Helsinki, with the highest urban standard of living in the world, is, not surprisingly, one of the most livable cities in the world. It is refreshingly clean; the architecture is magnificent; the city is very walkable and friendly to tourists. With its metropolitan area population of 1.25 million people it is the third largest municipality of the nordic countries after Stockholm and Oslo.
The city was the site of the negotiations that led to the signing of the Helsinki Accords by then President Jerry Ford. Initially thought to be a sop given to the Soviet bloc, the Helsinki Accords, with their emphasis on human rights, turned out to be a powerful weapon in the hands of Soviet reformers and dissidents.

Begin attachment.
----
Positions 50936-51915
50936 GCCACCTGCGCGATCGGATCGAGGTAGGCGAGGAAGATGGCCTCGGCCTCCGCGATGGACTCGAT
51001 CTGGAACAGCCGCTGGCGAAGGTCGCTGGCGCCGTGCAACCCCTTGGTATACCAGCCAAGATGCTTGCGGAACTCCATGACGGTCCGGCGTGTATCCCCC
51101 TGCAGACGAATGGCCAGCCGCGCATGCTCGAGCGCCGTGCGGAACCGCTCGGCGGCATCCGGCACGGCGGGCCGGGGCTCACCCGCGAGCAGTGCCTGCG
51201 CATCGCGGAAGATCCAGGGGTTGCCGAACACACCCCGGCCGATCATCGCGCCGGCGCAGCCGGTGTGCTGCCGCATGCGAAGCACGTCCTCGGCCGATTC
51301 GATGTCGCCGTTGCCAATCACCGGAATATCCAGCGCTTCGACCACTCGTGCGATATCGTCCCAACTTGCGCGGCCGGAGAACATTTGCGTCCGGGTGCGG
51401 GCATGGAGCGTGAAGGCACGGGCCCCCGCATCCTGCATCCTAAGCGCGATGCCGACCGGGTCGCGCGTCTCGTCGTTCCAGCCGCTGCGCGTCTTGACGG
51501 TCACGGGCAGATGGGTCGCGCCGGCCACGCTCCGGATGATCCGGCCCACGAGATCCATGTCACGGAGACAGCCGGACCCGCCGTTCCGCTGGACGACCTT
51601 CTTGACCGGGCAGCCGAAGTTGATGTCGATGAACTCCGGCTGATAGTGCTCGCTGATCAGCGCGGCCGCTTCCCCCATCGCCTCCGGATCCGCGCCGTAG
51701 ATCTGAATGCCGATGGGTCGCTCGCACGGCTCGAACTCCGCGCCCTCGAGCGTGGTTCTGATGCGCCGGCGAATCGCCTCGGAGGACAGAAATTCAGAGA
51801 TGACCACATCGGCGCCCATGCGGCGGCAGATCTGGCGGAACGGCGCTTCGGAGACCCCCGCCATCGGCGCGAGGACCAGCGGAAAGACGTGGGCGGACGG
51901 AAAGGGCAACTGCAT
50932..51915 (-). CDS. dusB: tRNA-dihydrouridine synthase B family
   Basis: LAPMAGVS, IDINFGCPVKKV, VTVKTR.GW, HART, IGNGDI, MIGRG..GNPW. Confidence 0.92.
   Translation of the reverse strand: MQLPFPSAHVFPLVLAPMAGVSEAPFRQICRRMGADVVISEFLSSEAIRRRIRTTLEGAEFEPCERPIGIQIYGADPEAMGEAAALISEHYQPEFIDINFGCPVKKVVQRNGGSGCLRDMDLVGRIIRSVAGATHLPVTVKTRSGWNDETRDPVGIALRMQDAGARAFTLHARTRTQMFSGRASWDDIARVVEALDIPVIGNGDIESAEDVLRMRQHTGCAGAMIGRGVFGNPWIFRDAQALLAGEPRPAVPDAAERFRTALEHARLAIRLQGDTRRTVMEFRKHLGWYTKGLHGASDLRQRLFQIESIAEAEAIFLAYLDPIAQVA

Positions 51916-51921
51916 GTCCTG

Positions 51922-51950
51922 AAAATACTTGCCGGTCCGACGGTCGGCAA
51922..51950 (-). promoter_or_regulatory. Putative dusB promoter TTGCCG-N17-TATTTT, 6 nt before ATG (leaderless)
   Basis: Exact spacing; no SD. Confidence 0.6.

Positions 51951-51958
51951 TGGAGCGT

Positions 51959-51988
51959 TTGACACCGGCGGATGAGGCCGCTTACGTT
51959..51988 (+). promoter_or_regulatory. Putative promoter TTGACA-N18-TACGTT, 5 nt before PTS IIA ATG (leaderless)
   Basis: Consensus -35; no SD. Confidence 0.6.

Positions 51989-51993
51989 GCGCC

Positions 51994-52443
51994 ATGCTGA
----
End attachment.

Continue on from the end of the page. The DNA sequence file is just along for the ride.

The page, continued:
Finland became a member of the European Union in 1995, and it is flirting with the idea of joining NATO in 2025.
Anyway, we went on a walking tour of the city, during which we wound up at the Rock Church, so called because it was built into solid rock by Timo and Tuomo Suomalainen—brothers and architects. By denomination it is a Lutheran Church in the Toolo neighborhood of Helsinki. It opened in 1969.
Below here are some photos from our walk around, including photos of the Rock Church.